Now, we look at all of the unigram tokens captured by the candidate sentence:
'He','went','to','the','park'

Thus, the ROUGE-1 Precision can be calculated as:
(Number of captured unigram tokens) ÷ (Number of candidate unigram tokens)

This gives us 5 ÷ 5 = 1

And, the ROUGE-1 Recall can be calculated as:
(Number of captured unigram tokens) ÷ (Number of reference unigram tokens)

This gives us 5 ÷ 6 = 0.83

The ROUGE-1 F-Score can be calculated as:
2 x (Precision x Recall) ÷ (Precision + Recall)

This gives us 2 x (1 x 0.83) ÷ (1 + 0.83) = 0.907

ROUGE-2

ROUGE-1 compares the degree of similarity of bigrams in the automatically generated and hand-written summaries. Bigrams, in this case, are two consecutive words. Thus, the precision and recall can be calculated by evaluating how many bigrams are captured from the source material to the final automatically generated summary.

If we have a candidate sentence: "He likes going to the park"

This sentence can be expressed as a list of bigram tokens:
'He likes','likes going','going to','to the','the park'

If we have a reference sentence: "He really likes going to the park"

This sentence contains the following bigram tokens:
'He really','really likes','likes going','going to','to the','the park'

Now, we look at all of the bigram tokens captured by the candidate sentence:
'likes going','going to','to the','the park'

Thus, the ROUGE-2 Precision can be calculated as:
(Number of captured bigram tokens) ÷ (Number of candidate bigram tokens)

This gives us 4 ÷ 5 = 0.8

And, the ROUGE-2 Recall can be calculated as:
(Number of captured bigram tokens) ÷ (Number of reference bigram tokens)

This gives us 4 ÷ 6 = 0.66

The ROUGE-2 F-Score can be calculated as:
2 x (Precision x Recall) ÷ (Precision + Recall)

This gives us 2 x (0.8 x 0.66) ÷ (0.8 + 0.66) = 0.723

ROUGE-L

ROUGE-L measures the longest common subsequence (LCS). This refers to the words that happen to be in sequence, not taking into account any different words that are in the way of the matching sequence (when comparing the candidate and reference sentences).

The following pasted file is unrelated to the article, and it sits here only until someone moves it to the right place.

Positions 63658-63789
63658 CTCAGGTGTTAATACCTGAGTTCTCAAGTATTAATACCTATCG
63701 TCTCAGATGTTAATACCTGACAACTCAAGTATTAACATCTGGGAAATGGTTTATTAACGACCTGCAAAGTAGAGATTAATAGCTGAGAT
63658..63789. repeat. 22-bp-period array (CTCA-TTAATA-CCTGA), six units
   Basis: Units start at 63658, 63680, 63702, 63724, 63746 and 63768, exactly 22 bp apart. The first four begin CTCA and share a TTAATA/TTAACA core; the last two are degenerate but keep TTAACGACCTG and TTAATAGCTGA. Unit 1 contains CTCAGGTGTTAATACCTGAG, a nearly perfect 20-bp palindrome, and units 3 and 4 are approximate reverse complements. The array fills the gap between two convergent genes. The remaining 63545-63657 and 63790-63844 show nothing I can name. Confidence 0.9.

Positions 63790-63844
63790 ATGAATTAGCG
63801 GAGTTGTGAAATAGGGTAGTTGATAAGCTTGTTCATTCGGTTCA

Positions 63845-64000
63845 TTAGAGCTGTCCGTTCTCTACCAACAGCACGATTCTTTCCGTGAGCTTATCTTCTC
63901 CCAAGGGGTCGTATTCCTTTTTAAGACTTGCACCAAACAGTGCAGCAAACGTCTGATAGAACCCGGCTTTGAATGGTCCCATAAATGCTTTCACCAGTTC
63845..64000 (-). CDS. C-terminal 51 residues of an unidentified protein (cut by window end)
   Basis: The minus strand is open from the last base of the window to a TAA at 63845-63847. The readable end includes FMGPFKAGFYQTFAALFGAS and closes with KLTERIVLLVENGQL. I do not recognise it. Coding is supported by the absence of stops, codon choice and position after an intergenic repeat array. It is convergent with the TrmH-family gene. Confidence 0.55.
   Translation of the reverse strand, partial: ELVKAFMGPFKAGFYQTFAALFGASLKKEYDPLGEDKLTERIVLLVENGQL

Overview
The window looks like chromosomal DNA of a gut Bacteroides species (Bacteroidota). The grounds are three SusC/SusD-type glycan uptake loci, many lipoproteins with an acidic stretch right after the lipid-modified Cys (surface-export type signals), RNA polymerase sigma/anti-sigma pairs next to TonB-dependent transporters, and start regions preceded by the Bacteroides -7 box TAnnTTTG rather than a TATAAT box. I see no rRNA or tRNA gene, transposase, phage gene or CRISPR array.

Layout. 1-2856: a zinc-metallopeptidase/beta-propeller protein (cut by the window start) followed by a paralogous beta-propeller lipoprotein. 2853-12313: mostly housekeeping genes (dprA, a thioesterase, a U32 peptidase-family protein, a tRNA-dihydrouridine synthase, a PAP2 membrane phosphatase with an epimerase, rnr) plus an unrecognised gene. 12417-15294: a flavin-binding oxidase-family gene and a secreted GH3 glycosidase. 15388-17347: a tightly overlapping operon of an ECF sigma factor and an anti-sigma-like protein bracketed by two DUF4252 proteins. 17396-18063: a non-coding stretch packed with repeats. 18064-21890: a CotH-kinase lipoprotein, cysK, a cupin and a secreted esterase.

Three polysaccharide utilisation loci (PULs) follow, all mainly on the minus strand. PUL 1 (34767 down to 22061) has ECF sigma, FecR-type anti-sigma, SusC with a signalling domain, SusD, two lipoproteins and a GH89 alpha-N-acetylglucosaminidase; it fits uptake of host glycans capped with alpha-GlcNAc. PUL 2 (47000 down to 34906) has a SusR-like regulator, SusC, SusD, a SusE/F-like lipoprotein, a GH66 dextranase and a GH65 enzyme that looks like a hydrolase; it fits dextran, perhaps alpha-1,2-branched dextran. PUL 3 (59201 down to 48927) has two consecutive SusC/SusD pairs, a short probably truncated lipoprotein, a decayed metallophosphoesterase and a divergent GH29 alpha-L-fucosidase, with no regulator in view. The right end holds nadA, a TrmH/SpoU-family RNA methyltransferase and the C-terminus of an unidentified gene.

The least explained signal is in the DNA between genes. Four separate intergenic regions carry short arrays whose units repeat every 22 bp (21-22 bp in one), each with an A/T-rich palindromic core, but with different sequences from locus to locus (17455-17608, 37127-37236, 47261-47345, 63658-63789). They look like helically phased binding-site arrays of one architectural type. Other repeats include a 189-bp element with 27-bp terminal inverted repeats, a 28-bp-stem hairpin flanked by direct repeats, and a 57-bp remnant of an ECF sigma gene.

For example, if we have the candidate sentence: "I carried an umbrella to the zoo in case it rained"

This sentence contains the following tokens:
'I','carried','an','umbrella','to','the','zoo','in','case','it','rained'

If we have a reference sentence: "I took an umbrella to the zoo since it could have rained"

This sentence contains the following tokens:
'I','took','an','umbrella','to','the','zoo','since','it','could','have','rained'

Now, we look at all of the captured tokens:
'I','an','umbrella','to','the','zoo','it','rained'

Thus, the ROUGE-L Precision can be calculated as:
(Number of captured tokens) ÷ (Number of candidate tokens)

This gives us 8 ÷ 11 = 0.72

And, the ROUGE-L Recall can be calculated as:
(Number of captured tokens) ÷ (Number of reference tokens)

This gives us 8 ÷ 12 = 0.66

The ROUGE-L F-Score can be calculated as:
2 x (Precision x Recall) ÷ (Precision + Recall)

This gives us 2 x (0.72 x 0.66) ÷ (0.72 + 0.66) = 0.688

List of Text Summarization Models

Now that we know about the two broad categories of summarization models, as well as the evaluation metrics that we will use to score our automatically generated summaries, let us take a look at the different models that we will be comparing in this article.

  1. Luhn's Heuristic Method
  2. TextRank
  3. Latent Semantic Analysis (LSA)
  4. Kullback-Leibler Sum (KL-Sum)
  5. T5 Transformer Model

Luhn's Heuristic Method